Wear a good respirator or risk lung disease later in life
                      Be patient and allow the coats to flash properly....at least 20 min
                      Don't even think about painting below 60 degrees

                      If the painter can do all this, the buffer can take care of everything else. I taught 3 teenage boys how to shoot this summer and they did an awesome job on a TransAm for their Dad using these methods

                      and i don't want to know about california they are all crazy there! If you watch the movie, "Who killed the electric car", about GMs first electric, the Cali CARB board helped kill it, go figure. That board has way too much power and no science

                      Good luck
                      Last edited by tbirdtbird; 11-27-2011, 08:13 PM.
                      1947 M5 under restoration
                      a bunch of non-Stude stuff

                      Comment


                      • #41
                        One thing I might add is to keep the gun parallel with your work especially on the top. I really had a problem with the wagon I had the wheels off and setting on the floor. And I still got a bleed over in the middle. It will buff out. I have been keeping the pressure at the gun 45psi I will try the 50 to 60 next time.

                        Comment


                        • #42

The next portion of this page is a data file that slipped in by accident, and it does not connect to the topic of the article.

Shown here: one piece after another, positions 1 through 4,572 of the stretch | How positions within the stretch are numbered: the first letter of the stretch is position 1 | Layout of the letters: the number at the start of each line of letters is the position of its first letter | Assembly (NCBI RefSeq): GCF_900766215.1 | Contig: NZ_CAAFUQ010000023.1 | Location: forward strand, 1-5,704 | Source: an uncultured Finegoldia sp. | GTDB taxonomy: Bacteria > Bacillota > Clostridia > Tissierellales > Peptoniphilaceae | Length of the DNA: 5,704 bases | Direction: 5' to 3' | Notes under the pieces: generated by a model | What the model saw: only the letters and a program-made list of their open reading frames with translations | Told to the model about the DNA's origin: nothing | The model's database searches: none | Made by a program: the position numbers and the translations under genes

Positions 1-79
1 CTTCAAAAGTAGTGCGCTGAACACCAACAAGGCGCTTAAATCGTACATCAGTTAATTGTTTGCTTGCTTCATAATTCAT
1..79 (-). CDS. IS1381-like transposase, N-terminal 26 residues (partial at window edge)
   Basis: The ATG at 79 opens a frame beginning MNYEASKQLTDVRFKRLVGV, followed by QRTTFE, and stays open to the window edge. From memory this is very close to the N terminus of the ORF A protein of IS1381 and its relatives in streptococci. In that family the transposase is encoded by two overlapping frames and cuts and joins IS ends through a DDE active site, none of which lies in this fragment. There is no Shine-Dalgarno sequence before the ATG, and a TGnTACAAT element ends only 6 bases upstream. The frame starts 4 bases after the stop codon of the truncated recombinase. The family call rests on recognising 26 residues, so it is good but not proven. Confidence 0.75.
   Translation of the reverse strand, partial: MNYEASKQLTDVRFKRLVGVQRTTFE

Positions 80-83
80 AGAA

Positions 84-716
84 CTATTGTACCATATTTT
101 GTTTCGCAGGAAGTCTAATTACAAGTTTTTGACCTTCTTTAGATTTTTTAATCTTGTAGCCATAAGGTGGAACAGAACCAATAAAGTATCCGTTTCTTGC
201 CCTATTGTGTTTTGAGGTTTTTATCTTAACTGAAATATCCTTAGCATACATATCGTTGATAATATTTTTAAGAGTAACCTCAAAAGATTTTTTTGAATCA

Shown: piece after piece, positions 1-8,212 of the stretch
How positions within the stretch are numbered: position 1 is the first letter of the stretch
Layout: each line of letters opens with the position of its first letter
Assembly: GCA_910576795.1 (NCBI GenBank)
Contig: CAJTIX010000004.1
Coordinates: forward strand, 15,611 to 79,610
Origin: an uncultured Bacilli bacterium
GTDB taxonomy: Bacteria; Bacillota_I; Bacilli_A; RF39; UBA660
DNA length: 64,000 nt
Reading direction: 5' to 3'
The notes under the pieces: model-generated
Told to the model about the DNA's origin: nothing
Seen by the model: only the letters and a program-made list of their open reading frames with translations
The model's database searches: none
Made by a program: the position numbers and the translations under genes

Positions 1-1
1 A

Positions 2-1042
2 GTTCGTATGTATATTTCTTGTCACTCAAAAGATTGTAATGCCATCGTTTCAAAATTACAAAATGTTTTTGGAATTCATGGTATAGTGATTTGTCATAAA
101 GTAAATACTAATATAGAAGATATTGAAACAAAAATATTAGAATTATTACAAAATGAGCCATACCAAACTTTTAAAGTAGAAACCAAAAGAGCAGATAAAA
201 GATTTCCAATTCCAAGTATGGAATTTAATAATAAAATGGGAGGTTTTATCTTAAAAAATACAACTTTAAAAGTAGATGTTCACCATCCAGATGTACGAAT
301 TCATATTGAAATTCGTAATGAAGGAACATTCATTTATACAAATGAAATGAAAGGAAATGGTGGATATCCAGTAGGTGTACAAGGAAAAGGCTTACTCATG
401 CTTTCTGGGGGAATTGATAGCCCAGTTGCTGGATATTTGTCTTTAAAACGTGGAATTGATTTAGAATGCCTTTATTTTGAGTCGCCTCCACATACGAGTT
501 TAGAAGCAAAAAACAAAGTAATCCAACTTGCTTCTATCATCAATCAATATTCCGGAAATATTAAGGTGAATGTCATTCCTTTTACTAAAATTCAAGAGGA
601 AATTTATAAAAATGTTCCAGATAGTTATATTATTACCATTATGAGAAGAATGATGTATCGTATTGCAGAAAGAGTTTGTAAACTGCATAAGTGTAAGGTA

ya 50-60 will keep peel to a minimum and make cutting/buffing much easier. the trick is to be able to shoot that close (8 in) and not run it, most people are afraid to shoot that close and pull back, but this 'dry sprays' it meaning not a good wet look, and thus a much tougher job cutting/buffing. You want as wet as u can get but no runs. Keep the gun moving!!!! Not only with your arms but walk it out. You'd be surprised at how fast I am moving. If inside, spray down the floor with water from a garden sprayer to minimize dust, works well. Grab an old fender and some cheap paint like black or something and practice. you need incredibly good light to paint a nice job. I have 30 4-foot double tube fl lites in my homemade booth (cross-flow) , more than most commercial booths, which I have also painted in, and I could still use more. You need to see the glare of the fresh path you just laid down. and yes be VERY parallel. Use a 50% overlap. If the car is low low to the ground jack it up onto blocks to get a comfortable working height. It will be well worth the trouble. In an ideal world you would have a clean break at the C or D pillar as well as the A pillar so that you could bag the car and shoot the roof first, then bag the roof and shoot the car, this allows U to adjust the vehicle height as needed since those are two very diff shoots. O/W you will have to blend the rear pillar. Or try to shoot the entire car at once which is not easy unless you have a painting buddy who can shoot as well as you and you can each take a side. As to cutting and buffing you'd be surprised how much trash (dust etc, even bugs do not try to remove them by hand unless they are big) you can cut and buff out, just don't get any runs or fisheye. I keep a spare gun loaded with reducer only that I use to chase runs with, doesn't always work, depends just where it is, but sometimes you can get lucky and chase it right off the car, works best on the lower sides. Again, get an old fender and practice all these tips, I got them all from a buddy who runs a high-end body shop and is the best shooter i know